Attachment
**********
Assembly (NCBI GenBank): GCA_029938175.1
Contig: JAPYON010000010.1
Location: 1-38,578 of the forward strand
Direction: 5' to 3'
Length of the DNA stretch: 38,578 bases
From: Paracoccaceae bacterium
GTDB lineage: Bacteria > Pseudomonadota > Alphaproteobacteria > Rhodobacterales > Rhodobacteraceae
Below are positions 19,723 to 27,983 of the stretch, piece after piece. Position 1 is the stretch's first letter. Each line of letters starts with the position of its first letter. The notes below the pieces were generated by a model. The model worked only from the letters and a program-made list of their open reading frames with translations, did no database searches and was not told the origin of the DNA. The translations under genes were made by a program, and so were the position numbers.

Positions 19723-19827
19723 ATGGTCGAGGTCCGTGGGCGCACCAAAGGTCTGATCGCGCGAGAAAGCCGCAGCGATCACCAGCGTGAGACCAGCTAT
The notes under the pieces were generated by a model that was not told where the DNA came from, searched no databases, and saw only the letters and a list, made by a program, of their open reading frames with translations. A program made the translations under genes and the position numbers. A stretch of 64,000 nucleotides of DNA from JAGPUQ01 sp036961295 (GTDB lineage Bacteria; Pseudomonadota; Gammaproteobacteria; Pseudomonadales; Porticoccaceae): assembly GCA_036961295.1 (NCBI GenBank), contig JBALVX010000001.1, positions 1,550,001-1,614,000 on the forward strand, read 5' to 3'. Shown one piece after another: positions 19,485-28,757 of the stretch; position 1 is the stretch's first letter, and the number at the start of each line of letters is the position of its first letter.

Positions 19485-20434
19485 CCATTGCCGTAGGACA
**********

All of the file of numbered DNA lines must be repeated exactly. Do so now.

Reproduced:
Assembly (NCBI GenBank): GCA_029938175.1
Contig: JAPYON010000010.1
Location: 1-38,578 of the forward strand
Direction: 5' to 3'
Length of the DNA stretch: 38,578 bases
From: Paracoccaceae bacterium
GTDB lineage: Bacteria > Pseudomonadota > Alphaproteobacteria > Rhodobacterales > Rhodobacteraceae
Below are positions 19,723 to 27,983 of the stretch, piece after piece. Position 1 is the stretch's first letter. Each line of letters starts with the position of its first letter. The notes below the pieces were generated by a model. The model worked only from the letters and a program-made list of their open reading frames with translations, did no database searches and was not told the origin of the DNA. The translations under genes were made by a program, and so were the position numbers.

Positions 19723-19827
19723 ATGGTCGAGGTCCGTGGGCGCACCAAAGGTCTGATCGCGCGAGAAAGCCGCAGCGATCACCAGCGTGAGACCAGCTAT
The notes under the pieces were generated by a model that was not told where the DNA came from, searched no databases, and saw only the letters and a list, made by a program, of their open reading frames with translations. A program made the translations under genes and the position numbers. A stretch of 64,000 nucleotides of DNA from JAGPUQ01 sp036961295 (GTDB lineage Bacteria; Pseudomonadota; Gammaproteobacteria; Pseudomonadales; Porticoccaceae): assembly GCA_036961295.1 (NCBI GenBank), contig JBALVX010000001.1, positions 1,550,001-1,614,000 on the forward strand, read 5' to 3'. Shown one piece after another: positions 19,485-28,757 of the stretch; position 1 is the stretch's first letter, and the number at the start of each line of letters is the position of its first letter.

Positions 19485-20434
19485 CCATTGCCGTAGGACA